26:06

So a FHIR server really just is a, um, I mean that's a great, that's a great question. Really. It's, it's something that understands from an API point of view or from an interface point of view. It understands being able to read and write the entities that make up FHIR, right? So it would understand the way to take in a patient in a certain format, right. To its database or if you, if you execute a read, it can read the patient from the database back out. Um, and most importantly, it's again, putting it in a standard format so that everybody else, can you, yeah.

26:44

Yeah. And some probably surprising to, uh, experienced web developers. Um, FHIR is really the first, uh, framework that has brought restful APIs to healthcare. That's, that's been, uh, a long overdue. But, uh, yeah, watershed evolution of the types of API as that developers know and love how to use already, um, with the standards

27:12

which then discharge, right. I mean there's nothing like making an a developer feel sick by saying here's a soap service or you know, awesome nonstandard something. Oh yeah. I mean people just, I don't know, ask me personally, I just lose interest immediately. But you know, once I knew it was rare space, once I knew there was the packages out there, like you know, some of the guys and um, uh, that have written amazing packages already to be able to query FHIR service to be able to write to FHIR as soon as, I mean just makes life so easy. And because of that rest based in face, um, we can all pass data around very, very easily. So it's super easy to get started.

27:49

Yeah. And that, that's what excites me because it sounds like that's the, the building blocks of the bare bones, the base, the base layer, the infrastructure that we need to build a whole bunch of rich application school. Suddenly the data around patients and healthcare organizations is in a, a standardized format. And I mean, that's what the company that, that Courtney and I are building vibrance, that's all we're doing. We're transforming data from all different sources, legacy and cloud, um, into FHIR so that, um, developers can much more easily build applications for, for health and organizations can start to consolidate their infrastructure because really what, what the exciting part is, is the applications that are coming. And, you know, we want developers to look at healthcare and go, actually, it's not terrifying. It's super exciting. It's, it's got some, you know, some nuance and security first and a few other bits and pieces, but it's, it's doable and it's, it's accessible and, um, there's wide open.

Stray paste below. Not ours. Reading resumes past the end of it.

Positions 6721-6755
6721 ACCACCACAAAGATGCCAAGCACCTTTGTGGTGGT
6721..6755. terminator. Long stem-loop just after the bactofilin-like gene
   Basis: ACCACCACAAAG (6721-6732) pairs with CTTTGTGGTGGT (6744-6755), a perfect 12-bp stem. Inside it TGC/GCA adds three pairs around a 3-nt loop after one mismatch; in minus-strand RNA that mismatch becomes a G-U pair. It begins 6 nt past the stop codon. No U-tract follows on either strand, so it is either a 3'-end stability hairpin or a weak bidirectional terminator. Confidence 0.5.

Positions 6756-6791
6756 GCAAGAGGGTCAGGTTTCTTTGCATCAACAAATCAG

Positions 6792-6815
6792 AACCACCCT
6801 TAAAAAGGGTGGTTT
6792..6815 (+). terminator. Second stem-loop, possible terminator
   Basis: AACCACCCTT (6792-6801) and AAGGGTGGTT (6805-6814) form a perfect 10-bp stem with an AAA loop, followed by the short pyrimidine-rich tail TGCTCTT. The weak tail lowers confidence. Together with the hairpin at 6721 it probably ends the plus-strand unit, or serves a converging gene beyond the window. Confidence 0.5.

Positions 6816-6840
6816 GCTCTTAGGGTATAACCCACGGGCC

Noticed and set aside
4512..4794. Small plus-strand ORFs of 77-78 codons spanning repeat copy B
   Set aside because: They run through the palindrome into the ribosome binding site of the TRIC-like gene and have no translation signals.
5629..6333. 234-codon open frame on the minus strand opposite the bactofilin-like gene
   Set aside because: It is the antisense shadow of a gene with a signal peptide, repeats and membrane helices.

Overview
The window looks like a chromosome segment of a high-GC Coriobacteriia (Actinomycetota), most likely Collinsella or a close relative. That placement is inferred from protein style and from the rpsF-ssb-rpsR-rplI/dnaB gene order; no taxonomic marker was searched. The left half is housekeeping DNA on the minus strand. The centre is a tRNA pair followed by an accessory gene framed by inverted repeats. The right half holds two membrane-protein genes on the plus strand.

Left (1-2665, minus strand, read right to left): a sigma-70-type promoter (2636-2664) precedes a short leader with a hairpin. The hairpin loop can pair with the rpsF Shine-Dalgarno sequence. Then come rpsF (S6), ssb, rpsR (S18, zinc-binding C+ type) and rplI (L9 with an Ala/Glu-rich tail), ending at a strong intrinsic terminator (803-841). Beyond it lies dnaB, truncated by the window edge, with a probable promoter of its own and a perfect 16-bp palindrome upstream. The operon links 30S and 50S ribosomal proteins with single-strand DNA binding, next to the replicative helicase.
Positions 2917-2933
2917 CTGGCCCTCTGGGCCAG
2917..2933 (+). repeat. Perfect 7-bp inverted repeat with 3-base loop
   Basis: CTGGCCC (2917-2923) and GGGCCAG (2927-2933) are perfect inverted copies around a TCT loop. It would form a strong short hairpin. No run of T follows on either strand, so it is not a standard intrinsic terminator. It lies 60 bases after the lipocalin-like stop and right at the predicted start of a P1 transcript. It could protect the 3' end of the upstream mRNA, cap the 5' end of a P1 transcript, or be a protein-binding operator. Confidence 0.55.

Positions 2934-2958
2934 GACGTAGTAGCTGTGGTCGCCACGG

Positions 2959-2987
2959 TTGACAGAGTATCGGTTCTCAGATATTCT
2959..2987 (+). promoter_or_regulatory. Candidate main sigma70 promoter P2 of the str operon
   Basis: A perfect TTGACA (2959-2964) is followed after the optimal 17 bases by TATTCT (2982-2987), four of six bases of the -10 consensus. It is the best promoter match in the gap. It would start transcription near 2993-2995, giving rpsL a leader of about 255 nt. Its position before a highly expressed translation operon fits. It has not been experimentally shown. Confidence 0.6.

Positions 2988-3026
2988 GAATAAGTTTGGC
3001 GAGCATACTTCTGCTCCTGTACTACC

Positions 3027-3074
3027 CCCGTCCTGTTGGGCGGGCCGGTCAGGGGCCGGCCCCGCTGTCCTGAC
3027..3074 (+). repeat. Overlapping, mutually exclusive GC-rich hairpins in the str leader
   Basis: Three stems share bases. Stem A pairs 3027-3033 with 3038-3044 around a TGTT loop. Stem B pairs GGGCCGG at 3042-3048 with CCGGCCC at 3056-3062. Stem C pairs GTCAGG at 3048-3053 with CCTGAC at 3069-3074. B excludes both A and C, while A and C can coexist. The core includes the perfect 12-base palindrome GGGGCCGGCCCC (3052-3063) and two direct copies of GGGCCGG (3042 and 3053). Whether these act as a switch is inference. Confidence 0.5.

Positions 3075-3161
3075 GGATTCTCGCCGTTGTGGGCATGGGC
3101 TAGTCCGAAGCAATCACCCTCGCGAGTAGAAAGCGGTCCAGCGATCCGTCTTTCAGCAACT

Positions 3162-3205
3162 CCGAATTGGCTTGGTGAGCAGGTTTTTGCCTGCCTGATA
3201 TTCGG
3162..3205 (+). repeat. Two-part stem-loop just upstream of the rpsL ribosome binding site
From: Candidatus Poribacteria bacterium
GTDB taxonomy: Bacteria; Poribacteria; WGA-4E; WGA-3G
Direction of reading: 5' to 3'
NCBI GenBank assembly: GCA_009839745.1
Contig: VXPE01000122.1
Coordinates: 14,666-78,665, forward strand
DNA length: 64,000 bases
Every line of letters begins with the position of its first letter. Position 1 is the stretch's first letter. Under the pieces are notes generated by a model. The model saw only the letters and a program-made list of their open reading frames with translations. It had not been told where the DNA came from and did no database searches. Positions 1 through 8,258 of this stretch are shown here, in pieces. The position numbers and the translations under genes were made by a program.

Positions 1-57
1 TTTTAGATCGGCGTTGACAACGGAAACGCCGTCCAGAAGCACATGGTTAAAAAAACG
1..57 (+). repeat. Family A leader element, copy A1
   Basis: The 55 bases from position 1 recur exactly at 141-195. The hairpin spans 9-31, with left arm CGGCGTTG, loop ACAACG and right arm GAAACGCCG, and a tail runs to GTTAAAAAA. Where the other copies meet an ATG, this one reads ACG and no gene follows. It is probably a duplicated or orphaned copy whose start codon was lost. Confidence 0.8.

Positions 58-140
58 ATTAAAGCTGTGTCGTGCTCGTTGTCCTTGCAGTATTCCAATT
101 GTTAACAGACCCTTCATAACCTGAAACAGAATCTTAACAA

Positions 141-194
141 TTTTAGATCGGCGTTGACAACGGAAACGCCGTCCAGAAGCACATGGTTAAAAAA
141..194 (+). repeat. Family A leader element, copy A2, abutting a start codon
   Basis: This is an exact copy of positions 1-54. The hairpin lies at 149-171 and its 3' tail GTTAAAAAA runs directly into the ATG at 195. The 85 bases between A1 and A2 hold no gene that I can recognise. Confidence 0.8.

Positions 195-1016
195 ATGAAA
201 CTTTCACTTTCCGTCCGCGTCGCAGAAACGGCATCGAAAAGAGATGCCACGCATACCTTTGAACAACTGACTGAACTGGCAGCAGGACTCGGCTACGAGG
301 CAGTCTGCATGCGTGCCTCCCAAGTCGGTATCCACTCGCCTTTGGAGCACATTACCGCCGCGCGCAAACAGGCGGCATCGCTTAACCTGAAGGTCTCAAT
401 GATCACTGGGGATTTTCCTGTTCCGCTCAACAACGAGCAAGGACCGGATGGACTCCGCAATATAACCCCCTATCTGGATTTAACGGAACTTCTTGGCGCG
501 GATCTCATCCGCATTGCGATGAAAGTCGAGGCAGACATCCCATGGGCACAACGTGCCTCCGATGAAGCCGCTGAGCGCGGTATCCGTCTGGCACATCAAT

28:45

So I mean, even the most hipster hipster developer today can actually go, well, we're in, we're in 2019 with healthcare standards. I'm talking about from a tech point of view. And so, yeah, it's very accessible to me. Um, whether I'm an old school developer or, you know, hip stuff. Um, yeah. And then I think, yeah, I mean, it's worth pointing out. It's worth mentioning guys, like, um, uh, you know, Graham Grieve, who came up with a framework, um, and then obviously the millions of people around the world, which I haven't even got to know yet, but lovely people that I've met so far that had been just amazingly helpful in this area. Um, guys like Angus Miller, guys like Brett Esler, um, from Orisadhi being super helpful. Um, and you know, just people in sorrow that have invited us down to work in groups and, you know, the whole community's super friendly. Um, Kate Evrill you're awesome. I'm Brian Postlethwait. Yeah. So, you know, these are all people that have helped me understand it more and I hope to meet more people in the tech space, tech healthcare space

29:55

and the, the, the FHIR a community in health reminds me of some other really rich open source communities where there's a lot of people who have been putting in work for a long time and feel very passionately about this. So, uh, I do love the analogy of standing on the shoulders of giants. And I think there's, you know, a bunch of the names that you've mentioned have been at this for a long time and we're really excited to, to join, join the, the conversation. Um, both literally and, and, and philosophically. And we plan to have a couple of those names on the podcast in the coming episodes.

30:29

Yeah, I really hope so. I mean, we're getting, we're getting hundreds of players every week. Right.

30:32

That's it. So if you've heard your name in the spoken about in this episode, you can expect us to come and come and find you should name drop some others potentially. We'll save some out for another episode. Yeah. Anything else you wanted to touch on about FHIR or

30:48

no, I mean I'm looking forward to next week, maybe not being the center of the debate here and getting somebody else abouard. Yeah, that's it. Yeah.

30:56

Okay. Stay tuned guys. Next episode, coming up within the next fortnight and please get in touch if you share optimism for the innovation, um, the impact that innovation is having in, in healthcare, uh, specifically around data, um, and new applications. See next time

31:13

and share us. Share us on LinkedIn, Facebook, Twitter, wherever you can make it happen. Bye guys. See ya.